On September 29, 1936, Alan Turing arrived at the Graduate College, Princeton, knowing that at 24 he had already made a major discovery that would change mathematics. In particular, his definition of the “universal machine” had opened the way to modern computer science.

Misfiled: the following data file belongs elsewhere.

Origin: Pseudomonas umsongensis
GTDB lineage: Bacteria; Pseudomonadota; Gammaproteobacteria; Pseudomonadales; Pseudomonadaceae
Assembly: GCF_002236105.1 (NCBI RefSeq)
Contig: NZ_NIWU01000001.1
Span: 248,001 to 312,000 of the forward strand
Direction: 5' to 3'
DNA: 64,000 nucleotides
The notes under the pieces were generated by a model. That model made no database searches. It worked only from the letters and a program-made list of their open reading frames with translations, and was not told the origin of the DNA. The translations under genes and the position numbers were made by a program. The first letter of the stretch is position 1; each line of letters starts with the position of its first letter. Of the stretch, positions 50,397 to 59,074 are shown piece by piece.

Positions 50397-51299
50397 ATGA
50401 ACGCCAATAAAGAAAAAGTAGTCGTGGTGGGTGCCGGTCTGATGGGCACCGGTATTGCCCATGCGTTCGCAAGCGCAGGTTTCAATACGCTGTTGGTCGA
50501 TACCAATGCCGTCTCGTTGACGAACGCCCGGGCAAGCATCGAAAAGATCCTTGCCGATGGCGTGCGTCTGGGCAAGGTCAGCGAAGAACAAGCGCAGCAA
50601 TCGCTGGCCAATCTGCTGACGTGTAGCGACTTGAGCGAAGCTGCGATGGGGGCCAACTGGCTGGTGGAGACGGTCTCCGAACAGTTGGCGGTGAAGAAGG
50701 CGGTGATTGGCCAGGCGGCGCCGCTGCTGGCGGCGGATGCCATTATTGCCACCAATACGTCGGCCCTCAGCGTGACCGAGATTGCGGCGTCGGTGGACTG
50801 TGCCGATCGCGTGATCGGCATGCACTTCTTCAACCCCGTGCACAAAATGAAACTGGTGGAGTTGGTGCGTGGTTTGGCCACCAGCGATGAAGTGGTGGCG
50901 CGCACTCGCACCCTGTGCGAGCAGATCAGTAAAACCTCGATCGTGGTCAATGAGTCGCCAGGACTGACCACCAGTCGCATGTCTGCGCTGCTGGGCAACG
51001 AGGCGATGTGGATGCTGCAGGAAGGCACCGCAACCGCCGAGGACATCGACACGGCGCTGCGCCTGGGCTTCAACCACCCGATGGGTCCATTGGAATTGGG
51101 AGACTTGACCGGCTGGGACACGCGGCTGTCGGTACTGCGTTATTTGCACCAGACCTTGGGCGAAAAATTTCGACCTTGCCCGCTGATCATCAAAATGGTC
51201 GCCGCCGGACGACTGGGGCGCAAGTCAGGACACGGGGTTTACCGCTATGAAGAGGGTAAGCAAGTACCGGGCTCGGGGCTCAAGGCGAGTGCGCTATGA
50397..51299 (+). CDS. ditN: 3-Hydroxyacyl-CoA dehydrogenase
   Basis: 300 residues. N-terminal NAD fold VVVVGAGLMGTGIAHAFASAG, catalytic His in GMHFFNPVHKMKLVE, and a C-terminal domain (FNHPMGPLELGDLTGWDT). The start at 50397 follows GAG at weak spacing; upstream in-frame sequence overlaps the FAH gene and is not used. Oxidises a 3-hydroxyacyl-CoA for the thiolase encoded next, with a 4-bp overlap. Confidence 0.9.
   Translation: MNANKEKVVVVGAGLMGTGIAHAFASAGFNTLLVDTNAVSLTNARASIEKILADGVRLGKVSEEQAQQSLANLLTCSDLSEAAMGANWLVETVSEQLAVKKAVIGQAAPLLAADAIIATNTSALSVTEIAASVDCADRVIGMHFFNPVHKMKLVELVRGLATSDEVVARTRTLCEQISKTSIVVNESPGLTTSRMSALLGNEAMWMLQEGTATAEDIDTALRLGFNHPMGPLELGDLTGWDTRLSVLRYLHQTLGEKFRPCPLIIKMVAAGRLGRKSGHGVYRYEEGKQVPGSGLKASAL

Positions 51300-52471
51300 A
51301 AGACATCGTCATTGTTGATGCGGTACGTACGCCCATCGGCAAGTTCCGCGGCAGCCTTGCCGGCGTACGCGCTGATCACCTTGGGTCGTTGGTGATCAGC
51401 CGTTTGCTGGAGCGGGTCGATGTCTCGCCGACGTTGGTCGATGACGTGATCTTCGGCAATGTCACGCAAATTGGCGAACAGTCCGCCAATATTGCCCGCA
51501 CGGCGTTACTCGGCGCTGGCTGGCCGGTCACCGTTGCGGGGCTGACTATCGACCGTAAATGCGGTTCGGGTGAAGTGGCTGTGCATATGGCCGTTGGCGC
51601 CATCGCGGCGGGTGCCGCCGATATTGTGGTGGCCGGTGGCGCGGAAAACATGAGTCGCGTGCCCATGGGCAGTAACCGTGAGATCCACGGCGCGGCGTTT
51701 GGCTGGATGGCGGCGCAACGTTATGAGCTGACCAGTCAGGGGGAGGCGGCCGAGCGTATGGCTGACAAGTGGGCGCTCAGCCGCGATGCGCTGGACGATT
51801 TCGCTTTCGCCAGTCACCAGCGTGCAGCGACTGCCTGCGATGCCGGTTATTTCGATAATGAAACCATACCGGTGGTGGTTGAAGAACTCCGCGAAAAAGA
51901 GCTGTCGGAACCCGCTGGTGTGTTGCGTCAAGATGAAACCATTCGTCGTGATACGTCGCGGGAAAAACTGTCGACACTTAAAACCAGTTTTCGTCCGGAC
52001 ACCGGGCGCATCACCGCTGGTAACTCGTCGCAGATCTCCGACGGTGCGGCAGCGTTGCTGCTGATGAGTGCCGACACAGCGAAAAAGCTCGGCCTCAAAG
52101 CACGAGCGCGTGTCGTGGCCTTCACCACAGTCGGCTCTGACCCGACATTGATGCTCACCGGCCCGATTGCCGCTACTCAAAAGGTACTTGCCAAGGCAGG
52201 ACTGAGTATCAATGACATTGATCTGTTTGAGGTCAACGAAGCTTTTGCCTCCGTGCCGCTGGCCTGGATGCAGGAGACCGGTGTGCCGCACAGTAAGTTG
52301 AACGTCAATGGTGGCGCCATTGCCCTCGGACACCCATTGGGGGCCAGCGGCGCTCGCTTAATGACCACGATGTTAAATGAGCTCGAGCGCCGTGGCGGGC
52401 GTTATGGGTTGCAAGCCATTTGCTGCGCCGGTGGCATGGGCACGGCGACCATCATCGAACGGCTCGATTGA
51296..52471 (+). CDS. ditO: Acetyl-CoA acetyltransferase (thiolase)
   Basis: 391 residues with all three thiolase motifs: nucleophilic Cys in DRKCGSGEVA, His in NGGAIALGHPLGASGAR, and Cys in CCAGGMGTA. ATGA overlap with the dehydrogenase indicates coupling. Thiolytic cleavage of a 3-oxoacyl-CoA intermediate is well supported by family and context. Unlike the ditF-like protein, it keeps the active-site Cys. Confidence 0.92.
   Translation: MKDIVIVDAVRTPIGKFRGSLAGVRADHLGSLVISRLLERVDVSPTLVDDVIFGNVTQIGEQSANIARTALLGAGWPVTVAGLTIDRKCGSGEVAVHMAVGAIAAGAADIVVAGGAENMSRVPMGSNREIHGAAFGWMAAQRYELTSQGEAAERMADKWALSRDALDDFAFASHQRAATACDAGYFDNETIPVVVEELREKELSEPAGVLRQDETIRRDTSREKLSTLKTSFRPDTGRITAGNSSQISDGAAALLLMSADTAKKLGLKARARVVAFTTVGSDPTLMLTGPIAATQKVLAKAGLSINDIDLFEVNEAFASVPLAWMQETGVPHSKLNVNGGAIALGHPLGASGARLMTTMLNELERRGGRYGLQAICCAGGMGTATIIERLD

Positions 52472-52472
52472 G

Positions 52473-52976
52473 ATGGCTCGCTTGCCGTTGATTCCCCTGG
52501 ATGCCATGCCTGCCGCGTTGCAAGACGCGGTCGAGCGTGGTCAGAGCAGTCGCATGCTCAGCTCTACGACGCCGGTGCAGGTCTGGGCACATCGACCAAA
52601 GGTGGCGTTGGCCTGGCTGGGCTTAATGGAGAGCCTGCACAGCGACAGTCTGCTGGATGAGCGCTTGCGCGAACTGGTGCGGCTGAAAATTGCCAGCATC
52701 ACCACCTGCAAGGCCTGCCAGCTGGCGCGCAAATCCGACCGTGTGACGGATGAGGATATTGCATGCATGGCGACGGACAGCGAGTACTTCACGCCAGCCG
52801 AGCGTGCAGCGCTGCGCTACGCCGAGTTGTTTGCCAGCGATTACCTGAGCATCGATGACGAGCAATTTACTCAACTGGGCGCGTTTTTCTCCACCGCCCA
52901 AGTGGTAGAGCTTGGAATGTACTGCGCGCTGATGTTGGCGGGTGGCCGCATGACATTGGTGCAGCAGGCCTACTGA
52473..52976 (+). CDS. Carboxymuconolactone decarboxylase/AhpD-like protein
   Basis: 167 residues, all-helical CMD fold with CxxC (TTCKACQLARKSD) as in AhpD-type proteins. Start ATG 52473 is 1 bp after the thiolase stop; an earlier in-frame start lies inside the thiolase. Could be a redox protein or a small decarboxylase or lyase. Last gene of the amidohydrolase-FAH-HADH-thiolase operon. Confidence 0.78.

In this talk **Dr. Hodges **will survey Alan Turing's life and work in this, the centenary year of Turing’s birth. During Turing’s time at Princeton, Turing had to make difficult choices about how to build on his astonishingly early achievement. The very individual decisions he made in 1938 affected everything thereafter, including the outcome of the Second World War. Those decisions also foreshadowed his later commitment to computer-building and his role as computer prophet. Although his time in the United States was short, connections with the new superpower remained vital in his remaining 16 years. And that famous poisoned apple in a famous 1938 American film became the image Alan Turing chose for his death in 1954. This event is in conjunction with the Turing Centennial Celebration beginning in May (see http://www.princeton.edu/turing/). Andrew Hodges is a Fellow in Mathematics, Wadham College, Oxford University.